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Posts Tagged ‘Cape Cod’

Dennisport, MA

Our Cape Cod vacation 2010 has come and gone with all its lovely weather, salted ocean breezes, not one single smashed window, and a safe trip home.

Everything in between was chaos, sunburn, exhaustion, two major Jonah meltdowns, the ocean, swim pool, hot dog stands, and as much quiet time as we could get away with.

Meltdown #1 took place before we were even halfway there, at a rest stop, eating McD’s among the tables full of weary, road-worn travelers.  We could tell Jonah was getting agitated and we could almost visibly see the gears in his head trying to keep it together. Andy said to me, “you realize he’s about to have a freak-out and –” before he could utter another word Jonah launched himself at Andy, ripping his glasses off and throwing them skidding across the floor, one lens popping out completely.  Then the scratching, the screaming, the kicking.  Andy held him and wrestled him, wailing and crying, outside as quickly as possible while I avoided the gaze of the staring masses and hunted down scattered twisted pieces of my husband’s eye-wear.

Not an auspicious beginning.

We only stay at the Cape for three nights because it is all we can stand.  I spent most of the vacation fantasizing of Maria Von Trapp entering stage-left, singing of schnitzel with noodles, eager to care for my cherub so I can crouch on the beach and create pictures from shells, stones, and seaweed – all while gulping coffee, lullaby-ed by the waves, smiling into the sunshine.   I celebrated a birthday while I was there, making a wish to help transform my deliciously selfish fantasy into reality, but to no avail.  How do you solve a problem like (the distressing lack of) Maria?

You play pass the Jonah, that’s how.  So one morning I let Andy sleep in while I made breakfast and took Jonah down to walk the jetty — one of his favorite beach activities – ignoring the judgmental senior citizen couples screaming at me with their stares:  how can you let that poor little boy run barefoot on those treacherous rocks?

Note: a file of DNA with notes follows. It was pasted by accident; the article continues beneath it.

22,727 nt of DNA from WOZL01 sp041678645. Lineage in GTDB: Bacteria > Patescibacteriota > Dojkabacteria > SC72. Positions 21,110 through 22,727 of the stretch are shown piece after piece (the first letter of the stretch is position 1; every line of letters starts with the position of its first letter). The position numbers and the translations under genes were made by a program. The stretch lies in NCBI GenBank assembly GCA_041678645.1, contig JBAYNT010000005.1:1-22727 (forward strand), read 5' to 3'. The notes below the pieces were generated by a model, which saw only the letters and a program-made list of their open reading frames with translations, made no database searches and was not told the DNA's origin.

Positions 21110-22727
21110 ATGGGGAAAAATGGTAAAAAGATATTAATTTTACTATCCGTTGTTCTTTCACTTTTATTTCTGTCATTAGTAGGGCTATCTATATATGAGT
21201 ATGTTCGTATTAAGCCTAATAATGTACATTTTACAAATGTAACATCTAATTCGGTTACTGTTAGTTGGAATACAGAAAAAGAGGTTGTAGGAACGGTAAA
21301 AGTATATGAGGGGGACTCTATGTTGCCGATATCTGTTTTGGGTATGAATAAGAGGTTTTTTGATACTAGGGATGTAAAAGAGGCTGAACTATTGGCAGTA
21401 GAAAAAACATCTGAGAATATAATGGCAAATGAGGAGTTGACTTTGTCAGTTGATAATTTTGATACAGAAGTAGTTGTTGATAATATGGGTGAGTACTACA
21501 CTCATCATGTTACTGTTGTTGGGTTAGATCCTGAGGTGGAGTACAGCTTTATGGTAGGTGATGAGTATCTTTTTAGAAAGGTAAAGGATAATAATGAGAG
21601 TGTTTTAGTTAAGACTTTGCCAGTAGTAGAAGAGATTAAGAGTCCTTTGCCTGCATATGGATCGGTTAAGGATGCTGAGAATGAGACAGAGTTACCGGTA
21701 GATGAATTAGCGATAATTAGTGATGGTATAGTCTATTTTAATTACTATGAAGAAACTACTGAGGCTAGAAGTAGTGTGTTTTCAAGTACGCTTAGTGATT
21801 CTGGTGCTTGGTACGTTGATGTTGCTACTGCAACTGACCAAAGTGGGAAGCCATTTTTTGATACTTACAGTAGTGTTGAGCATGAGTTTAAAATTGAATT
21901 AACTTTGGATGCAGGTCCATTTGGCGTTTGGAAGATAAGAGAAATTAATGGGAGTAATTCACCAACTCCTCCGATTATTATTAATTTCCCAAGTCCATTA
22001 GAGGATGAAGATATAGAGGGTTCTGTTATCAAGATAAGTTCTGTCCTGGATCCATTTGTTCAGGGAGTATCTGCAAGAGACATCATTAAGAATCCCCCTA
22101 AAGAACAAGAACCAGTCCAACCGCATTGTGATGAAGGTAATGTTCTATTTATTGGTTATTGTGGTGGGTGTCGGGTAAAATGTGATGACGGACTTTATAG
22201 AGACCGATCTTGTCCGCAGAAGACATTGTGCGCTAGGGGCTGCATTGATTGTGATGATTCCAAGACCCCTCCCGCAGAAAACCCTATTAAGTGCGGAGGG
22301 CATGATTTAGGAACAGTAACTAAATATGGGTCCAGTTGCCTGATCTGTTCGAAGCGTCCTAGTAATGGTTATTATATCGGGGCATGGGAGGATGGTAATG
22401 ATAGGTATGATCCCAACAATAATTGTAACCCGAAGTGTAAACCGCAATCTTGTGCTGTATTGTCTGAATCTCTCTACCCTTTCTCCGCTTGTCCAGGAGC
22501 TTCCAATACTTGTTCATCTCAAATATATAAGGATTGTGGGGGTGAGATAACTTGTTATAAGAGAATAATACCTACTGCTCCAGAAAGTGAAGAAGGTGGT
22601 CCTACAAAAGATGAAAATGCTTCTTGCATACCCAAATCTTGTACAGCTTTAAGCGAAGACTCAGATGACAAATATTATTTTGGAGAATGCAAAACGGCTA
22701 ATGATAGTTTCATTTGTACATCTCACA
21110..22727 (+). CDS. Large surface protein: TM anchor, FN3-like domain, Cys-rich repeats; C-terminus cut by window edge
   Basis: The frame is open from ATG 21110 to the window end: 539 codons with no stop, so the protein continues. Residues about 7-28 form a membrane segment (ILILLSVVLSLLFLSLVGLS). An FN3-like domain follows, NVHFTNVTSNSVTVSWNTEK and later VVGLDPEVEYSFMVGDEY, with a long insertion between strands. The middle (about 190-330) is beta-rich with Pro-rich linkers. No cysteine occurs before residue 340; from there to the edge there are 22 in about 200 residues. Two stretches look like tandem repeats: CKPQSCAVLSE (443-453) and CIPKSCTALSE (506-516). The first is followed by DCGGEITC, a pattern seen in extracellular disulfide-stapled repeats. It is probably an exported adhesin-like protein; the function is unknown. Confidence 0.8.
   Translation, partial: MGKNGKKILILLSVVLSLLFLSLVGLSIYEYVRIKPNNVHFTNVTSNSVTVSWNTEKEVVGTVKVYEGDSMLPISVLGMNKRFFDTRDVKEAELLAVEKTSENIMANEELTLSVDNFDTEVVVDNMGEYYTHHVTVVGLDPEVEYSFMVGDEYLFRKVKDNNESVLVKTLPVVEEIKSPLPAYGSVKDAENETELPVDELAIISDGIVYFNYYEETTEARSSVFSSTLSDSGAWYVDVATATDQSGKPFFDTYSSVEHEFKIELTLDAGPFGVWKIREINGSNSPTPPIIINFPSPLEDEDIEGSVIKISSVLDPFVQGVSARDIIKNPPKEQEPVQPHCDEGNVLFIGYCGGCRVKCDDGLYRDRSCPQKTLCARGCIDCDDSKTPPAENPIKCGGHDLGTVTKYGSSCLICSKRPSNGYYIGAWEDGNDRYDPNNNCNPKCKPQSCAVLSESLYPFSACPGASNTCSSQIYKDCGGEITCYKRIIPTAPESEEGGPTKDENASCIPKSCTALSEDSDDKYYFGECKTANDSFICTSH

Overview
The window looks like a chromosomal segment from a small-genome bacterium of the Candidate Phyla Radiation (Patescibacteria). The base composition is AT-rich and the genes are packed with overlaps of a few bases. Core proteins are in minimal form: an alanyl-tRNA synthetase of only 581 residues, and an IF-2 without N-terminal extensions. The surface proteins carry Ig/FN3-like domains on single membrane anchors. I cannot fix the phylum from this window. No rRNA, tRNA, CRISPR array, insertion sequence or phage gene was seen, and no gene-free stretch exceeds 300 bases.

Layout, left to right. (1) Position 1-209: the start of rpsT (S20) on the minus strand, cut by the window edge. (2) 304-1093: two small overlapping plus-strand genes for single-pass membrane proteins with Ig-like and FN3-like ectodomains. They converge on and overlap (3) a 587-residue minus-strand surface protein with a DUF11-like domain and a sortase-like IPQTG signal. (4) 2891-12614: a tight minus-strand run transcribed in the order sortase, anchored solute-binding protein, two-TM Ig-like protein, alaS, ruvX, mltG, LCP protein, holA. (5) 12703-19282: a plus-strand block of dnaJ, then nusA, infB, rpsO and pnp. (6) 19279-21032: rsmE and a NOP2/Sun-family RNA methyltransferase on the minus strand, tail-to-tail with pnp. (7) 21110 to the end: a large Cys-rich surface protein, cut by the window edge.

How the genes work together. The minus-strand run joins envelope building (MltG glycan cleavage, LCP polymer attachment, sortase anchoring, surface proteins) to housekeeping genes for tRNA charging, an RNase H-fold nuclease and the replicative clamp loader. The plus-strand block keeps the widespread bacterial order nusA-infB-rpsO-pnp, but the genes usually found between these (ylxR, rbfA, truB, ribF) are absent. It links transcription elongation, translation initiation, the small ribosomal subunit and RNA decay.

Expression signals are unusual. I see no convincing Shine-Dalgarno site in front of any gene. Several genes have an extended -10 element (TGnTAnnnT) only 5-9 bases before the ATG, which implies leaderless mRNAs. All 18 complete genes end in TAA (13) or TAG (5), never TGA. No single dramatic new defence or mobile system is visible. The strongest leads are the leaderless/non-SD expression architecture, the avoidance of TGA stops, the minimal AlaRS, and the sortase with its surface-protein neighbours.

– and the next day Andy took Jonah for an early-morning trip to the playground so I could make some pictures in the sand after all.

But in between the brief periods of sun-lemon lit beach silence or a cushion-y extra hour’s sleep, Jonah challenged every inch of our patience.  He stomped around the room.  He shouted poopy in the potty! out the screen door overlooking the pool.  He begged repeatedly for wants:  cookie?  cookie? cookie? cookie? cookie? cookie? He was nearly always too loud.  He repeatedly refused undesired activities:  no brush teeth?!  no brush teeth?!  no brush teeth?!  no brush teeth?!  no brush teeth?!  no brush teeth?! He made endless demands. Entreaties. Complaints. Random booming declarations.  He asked for cheeseburger and ate one bite.  He asked for park and then declared all done after 5 minutes.  He requested swim pool and lasted another 5 minutes before begging for ocean.

But Jonah adores the ocean – and it very nearly made all the trouble worth it.

Like childbirth labor, by August next year the meltdowns, yelling, endless repeated phrases, rapidly vacillating requests (ocean?  pool?  hot dog?  car ride?) and screechy whining will have faded into a blurry hypnogogic memory of vague pain.  We’ll embrace optimism – it’ll be better this year – and try again.

We did have gorgeous weather. 80-85 degrees every day with ocean breezes, blue sky, and a lame hurricane that limped in, wheezing its 30mph winds, half a day after we’d left for home.

I admit I’d have loved to walk leisurely with Andy down the beach or, dare I dream, go out to an actual sit-down dinner while someone watched Jonah.  But all in all I have to say we did well.  Jonah swam in the pool, in the hot-tub, in the ocean, in the other pool, in the bath.  He leaped across the jetties like a deer, and he never once tried to scope out strangers’ coolers or throw sand at hapless unsteady infants.

He did, however, swat.  He even says the word “swat” while he is swatting, every time, as if we’re too obtuse to comprehend his actions unless he verbalizes them as well.  This is something new.  All vacation long when he didn’t want to do something (or didn’t get to do what he wanted), he both vocalized and pantomimed swat.   We said “no swat” angrily and gave him the evil eye, at which point he switched into contrite-boy-mode, asking “huck?  huck?”  “okay?  okay?”  ad infinitum.  “No, it’s not okay,” we told him, so he reverted to “swat,” again cocking his hand for a hit at whomever he was nearest.  This would necessitate quiet time, leading to more fun frustration and further swatting.

“Second verse? Same as the first!”

~ Herman’s Hermits